Going All-in On the Autonomous Dream

Human beings have surely proven themselves to be good at many different things, but at the same time, there is little we do better than growing on a consistent basis. This tendency to improve, no matter the situation, has got us to hit upon some huge milestones, with technology emerging as quite a major member of the group. The reason why we hold technology in such a high regard is, by and large, predicated upon its skill-set, which realized all the possibilities for us that nobody could have ever imagined otherwise. Nevertheless, if we look beyond the surface, it will quickly become clear how the whole runner was also very much inspired from the way we applied those skills across a real world environment. The latter component, in fact, did a lot to give the creation a spectrum-wide presence and start what was a full-blown tech revolution. Of course, this revolution then went on to scale up the human experience from every conceivable direction, but even after achieving a feat so notable, technology will somehow keep on delivering the goods. The same has turned increasingly evident over the last few years, and assuming a new development on the automotive block ends up making the desired impact, it will only grow that trend into something far bigger and better moving forward.

Amazon-owned Zoox has officially landed the necessary approval to drive its robotaxi, which comes without any steering wheel or pedals, on the roads of California, and it can do so with passengers onboard. The approval came shortly after some driving tests where the Zoox vehicle drove a two-mile loop “dozens of times” on open roads with passengers in the vehicle. If we go by the company’s word here, the robotaxi was able to deliver a glitch-free technical demonstration, while also showcasing optimal efficiency in terms of navigating through several practical elements, such as other vehicles, pedestrians, traffic lights, unprotected cross traffic, and more. Despite the reliable performance, though, Zoox can only test its robotaxi across a limited area in Foster City, California. Furthermore, the vehicle must not exceed the top speed of 40 mph. Hold on, there is more. The robotaxi can hit the road on just two days i.e. Saturday and Sunday during a week, and even on those days, it cannot drive past the daytime or under a bad weather.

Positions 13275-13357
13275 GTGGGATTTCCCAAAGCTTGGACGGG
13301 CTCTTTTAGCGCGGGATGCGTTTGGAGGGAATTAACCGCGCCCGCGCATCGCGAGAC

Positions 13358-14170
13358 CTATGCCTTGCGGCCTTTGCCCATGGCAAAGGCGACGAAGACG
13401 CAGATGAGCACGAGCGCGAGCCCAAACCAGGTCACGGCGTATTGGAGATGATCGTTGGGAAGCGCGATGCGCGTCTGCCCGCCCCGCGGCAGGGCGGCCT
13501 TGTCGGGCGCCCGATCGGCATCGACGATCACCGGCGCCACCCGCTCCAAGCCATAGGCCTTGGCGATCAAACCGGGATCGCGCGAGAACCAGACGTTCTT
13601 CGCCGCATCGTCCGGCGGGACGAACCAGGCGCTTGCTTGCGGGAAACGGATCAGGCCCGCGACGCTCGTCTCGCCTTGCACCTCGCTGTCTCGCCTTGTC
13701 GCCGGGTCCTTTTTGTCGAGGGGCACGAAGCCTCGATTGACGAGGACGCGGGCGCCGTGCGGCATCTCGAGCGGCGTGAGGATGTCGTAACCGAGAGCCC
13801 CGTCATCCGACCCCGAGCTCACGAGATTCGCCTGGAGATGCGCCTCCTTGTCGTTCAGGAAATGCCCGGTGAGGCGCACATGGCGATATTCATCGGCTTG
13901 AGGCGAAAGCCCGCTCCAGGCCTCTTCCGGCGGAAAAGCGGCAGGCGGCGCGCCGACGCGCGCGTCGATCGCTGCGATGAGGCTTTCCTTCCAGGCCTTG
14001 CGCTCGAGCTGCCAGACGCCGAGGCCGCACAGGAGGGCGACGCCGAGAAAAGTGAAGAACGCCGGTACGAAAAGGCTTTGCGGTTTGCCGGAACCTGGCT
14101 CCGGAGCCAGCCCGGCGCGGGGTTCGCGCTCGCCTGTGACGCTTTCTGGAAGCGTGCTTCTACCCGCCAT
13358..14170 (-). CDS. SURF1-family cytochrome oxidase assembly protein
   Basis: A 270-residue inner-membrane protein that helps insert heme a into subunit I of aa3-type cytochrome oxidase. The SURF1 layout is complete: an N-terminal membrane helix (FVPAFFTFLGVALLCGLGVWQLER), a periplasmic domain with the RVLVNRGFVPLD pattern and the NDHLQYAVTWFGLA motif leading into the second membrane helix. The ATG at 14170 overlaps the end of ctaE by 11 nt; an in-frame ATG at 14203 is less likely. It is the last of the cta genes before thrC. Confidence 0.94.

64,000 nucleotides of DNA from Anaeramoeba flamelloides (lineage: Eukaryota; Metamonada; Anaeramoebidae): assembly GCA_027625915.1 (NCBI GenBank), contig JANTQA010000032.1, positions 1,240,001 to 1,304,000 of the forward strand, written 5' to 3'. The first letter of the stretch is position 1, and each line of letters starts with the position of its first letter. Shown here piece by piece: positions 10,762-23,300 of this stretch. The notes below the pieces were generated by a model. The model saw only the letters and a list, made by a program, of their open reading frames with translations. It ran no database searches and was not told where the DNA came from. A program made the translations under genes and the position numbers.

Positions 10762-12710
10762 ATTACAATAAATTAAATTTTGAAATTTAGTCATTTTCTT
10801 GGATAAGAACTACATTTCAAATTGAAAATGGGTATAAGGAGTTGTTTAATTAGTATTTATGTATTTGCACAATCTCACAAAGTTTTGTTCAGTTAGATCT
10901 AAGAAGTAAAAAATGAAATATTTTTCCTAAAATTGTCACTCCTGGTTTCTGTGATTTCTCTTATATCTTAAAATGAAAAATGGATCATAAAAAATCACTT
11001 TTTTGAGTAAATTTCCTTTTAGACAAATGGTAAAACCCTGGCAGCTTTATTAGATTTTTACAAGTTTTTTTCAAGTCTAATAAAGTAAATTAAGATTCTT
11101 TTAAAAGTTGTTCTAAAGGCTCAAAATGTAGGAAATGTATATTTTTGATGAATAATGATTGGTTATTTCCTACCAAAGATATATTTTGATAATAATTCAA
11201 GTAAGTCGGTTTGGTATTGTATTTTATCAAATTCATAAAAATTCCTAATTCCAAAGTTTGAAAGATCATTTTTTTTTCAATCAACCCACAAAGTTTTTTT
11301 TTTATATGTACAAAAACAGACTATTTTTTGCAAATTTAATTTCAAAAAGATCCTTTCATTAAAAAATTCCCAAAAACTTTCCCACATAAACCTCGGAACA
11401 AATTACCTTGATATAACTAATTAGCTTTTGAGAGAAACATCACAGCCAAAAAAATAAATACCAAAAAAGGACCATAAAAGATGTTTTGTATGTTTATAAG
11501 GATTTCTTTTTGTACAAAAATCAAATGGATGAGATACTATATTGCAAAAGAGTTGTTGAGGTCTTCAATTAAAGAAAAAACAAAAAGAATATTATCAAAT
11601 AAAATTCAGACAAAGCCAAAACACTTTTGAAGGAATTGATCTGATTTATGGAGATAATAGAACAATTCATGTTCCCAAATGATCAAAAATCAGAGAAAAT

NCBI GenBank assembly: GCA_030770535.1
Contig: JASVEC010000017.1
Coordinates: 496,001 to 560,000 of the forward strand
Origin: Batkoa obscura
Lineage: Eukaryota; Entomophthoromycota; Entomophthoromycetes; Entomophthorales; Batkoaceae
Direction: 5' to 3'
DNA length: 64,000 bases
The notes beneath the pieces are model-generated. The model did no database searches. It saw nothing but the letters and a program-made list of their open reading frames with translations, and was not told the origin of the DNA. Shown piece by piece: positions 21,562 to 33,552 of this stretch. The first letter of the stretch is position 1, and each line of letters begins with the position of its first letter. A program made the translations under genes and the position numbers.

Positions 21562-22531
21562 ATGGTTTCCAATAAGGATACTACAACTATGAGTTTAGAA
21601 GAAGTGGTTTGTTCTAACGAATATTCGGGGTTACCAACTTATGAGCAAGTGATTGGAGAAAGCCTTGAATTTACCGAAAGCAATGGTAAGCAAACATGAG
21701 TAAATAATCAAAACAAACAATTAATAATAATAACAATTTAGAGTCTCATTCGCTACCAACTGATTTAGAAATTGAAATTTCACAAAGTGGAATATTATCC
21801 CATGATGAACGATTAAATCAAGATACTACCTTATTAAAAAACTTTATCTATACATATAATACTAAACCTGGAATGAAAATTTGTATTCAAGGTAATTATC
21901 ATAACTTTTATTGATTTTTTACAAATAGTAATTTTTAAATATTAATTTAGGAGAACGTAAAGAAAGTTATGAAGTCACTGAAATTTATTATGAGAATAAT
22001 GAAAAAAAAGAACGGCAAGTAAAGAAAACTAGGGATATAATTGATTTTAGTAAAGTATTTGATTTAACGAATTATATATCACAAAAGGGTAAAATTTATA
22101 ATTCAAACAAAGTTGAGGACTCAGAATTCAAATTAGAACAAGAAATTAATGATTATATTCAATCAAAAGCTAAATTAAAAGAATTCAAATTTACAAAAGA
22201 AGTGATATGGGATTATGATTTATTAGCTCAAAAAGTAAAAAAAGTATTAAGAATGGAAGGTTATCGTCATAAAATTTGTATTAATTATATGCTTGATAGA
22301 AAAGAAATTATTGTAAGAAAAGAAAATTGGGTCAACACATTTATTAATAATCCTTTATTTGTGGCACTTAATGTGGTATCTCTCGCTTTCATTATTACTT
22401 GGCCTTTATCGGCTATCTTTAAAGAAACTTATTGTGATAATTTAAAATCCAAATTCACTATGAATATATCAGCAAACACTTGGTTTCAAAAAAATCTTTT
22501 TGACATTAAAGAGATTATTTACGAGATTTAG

Make no mistake; Zoox isn’t the only company looking to build its own autonomous vehicle. For instance, Cruise, a subsidiary of General Motors, is also planning to start the mass production of its Origin vehicle. Now, Zoox has tried to take a unique position by claiming it is the first player ever to deploy a purpose-built autonomous vehicle on public roads, but there is some doubt regarding the validity of this claim. The stated doubt comes from the fact that Google has already achieved it using a purpose-built Firefly vehicle more than five years ago.

When quizzed about it, Jesse Levinson, founder and CTO of Zoox, took to how Google’s take was never built to comply with federal standards.

“Firefly was also never designed for production, as it was clearly a test/research vehicle platform (which Waymo then abandoned). In contrast, the Zoox robotaxi complies with the complete set of FMVSS, is fully street-legal, and has a comprehensive set of safety and comfort features for our riders,” Levinson added.

It remains, at the moment, unknown when the Zoox robotaxi will reach commercialization, but once it does, the vehicle will likely support multiple use cases. This includes carrying passengers, facilitating e-commerce deliveries, and plenty other applications.

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